Prepare for Virtual Interviews to Become the Norm
Virtual interviews aren’t new, but, with the increasing shift to remote work, more companies have adopted the format as a standard part of their operation. Some of these changes, Duggan said, may be permanent. “With mass vaccination rolling out I think it’s important that people ask about the work expectations,” Duggan said. Virtual interviews are only one piece of the remote work puzzle and finding out how a company plans to operate in the future is crucial to figuring out if it’s the right fit for you. Be sure to ask questions like: Is there an option to be fully remote? Does the company use a hybrid model? Will that change in the coming year?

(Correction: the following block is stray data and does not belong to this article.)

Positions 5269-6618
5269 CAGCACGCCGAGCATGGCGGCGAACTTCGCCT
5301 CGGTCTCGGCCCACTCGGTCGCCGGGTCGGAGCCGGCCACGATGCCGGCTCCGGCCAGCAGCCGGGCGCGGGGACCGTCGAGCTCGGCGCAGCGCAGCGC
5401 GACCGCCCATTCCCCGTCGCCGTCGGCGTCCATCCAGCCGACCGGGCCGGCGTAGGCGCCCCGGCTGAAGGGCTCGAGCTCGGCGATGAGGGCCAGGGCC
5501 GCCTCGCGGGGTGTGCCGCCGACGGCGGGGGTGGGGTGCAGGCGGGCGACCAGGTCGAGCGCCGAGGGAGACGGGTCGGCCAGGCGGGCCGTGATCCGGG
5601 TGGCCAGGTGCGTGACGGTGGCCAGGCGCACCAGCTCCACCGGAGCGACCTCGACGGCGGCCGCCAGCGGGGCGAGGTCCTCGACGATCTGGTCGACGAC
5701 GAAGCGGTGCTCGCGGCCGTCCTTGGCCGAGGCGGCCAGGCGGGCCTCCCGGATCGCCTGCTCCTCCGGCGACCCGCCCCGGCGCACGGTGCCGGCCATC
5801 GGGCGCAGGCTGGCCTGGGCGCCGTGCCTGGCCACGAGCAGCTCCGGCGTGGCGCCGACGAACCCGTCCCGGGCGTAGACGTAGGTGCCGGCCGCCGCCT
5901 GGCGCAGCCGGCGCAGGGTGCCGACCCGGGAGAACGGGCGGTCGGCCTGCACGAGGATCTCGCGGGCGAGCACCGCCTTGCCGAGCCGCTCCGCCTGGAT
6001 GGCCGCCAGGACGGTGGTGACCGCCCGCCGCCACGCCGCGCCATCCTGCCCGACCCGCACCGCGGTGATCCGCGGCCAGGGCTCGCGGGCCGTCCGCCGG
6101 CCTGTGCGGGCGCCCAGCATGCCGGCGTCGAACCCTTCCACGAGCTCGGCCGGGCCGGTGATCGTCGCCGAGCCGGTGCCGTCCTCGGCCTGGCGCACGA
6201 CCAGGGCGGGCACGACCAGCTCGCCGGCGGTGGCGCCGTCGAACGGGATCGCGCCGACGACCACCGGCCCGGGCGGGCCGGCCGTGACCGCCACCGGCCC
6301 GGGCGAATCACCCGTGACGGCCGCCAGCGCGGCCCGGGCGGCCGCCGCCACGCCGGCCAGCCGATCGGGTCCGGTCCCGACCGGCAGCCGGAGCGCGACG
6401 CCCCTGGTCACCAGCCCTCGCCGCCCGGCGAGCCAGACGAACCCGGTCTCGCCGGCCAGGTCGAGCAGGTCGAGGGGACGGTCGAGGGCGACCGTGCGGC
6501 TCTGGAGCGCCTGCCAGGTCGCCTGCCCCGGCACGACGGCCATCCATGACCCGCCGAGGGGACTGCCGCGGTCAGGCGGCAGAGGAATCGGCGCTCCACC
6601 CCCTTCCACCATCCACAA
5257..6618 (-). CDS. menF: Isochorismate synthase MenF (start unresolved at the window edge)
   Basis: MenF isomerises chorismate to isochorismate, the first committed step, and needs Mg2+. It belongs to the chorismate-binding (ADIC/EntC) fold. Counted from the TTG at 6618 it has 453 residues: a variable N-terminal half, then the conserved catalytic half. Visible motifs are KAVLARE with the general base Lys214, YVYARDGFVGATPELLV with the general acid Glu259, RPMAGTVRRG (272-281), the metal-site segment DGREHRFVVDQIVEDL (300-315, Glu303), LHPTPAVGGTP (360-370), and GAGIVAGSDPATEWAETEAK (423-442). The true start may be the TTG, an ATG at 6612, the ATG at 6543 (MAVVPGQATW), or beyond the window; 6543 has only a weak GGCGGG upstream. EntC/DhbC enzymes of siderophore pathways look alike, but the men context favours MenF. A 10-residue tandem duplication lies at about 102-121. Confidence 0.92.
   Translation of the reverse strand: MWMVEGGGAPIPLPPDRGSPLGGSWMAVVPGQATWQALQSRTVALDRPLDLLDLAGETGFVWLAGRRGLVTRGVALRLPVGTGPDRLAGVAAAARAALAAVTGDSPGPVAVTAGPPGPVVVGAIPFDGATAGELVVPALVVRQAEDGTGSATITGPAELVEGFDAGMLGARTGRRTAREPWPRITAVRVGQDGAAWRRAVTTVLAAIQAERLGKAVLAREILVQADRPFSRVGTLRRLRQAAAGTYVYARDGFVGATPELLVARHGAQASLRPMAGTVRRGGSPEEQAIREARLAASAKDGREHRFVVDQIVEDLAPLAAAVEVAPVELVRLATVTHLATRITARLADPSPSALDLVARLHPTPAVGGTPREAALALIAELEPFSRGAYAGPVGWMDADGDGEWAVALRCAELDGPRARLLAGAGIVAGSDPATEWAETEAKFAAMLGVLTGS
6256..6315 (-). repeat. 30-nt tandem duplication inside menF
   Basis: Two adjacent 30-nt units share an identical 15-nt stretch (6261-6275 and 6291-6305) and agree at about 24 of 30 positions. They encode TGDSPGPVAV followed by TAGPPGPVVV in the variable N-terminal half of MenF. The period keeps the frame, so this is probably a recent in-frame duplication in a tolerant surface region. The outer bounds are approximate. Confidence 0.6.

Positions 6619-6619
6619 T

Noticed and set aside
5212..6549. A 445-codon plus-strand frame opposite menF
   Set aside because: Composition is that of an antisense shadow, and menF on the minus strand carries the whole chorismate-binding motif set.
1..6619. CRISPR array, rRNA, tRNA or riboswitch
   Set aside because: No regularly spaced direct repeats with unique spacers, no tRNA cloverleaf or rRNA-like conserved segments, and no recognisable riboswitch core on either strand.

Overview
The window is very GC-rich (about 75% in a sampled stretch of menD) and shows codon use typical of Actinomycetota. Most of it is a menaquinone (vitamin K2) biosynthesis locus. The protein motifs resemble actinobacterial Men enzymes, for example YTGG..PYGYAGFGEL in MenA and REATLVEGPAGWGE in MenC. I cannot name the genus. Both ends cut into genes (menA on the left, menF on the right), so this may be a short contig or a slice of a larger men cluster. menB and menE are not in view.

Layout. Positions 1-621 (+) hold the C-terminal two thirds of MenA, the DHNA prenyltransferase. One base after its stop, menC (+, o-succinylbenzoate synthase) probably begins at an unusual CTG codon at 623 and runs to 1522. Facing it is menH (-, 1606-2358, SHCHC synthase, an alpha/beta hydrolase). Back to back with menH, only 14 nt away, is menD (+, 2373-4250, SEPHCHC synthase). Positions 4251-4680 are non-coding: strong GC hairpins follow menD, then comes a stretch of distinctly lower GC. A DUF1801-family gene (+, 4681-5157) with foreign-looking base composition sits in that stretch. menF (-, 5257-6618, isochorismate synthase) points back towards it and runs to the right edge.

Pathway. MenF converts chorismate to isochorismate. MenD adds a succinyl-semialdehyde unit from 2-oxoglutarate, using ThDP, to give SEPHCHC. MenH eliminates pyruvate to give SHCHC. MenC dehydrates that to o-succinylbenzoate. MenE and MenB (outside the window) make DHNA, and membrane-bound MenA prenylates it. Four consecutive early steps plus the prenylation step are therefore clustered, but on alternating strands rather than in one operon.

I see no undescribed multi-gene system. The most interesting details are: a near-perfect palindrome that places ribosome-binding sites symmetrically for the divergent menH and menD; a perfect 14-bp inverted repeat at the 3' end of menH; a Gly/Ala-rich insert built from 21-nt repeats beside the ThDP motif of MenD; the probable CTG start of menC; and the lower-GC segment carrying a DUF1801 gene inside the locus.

“The more you show them that you can build that trust, the better off you’re going to be.”
If virtual interviews don’t feel natural for you yet, just remember to focus on the basics and the value you bring. A working camera, a professional video background and good Wi-Fi are key, but what interviewers want to see most is talent, commitment, and genuine excitement.
“When you’re interviewing for a job, the hiring managers are really trying to figure out whether they can trust you to get something done,” Duggan said. “The way that you do that is by being inquisitive, showing interest, and having some knowledge about the company. The more you show them that you can build that trust, the better off you’re going to be.”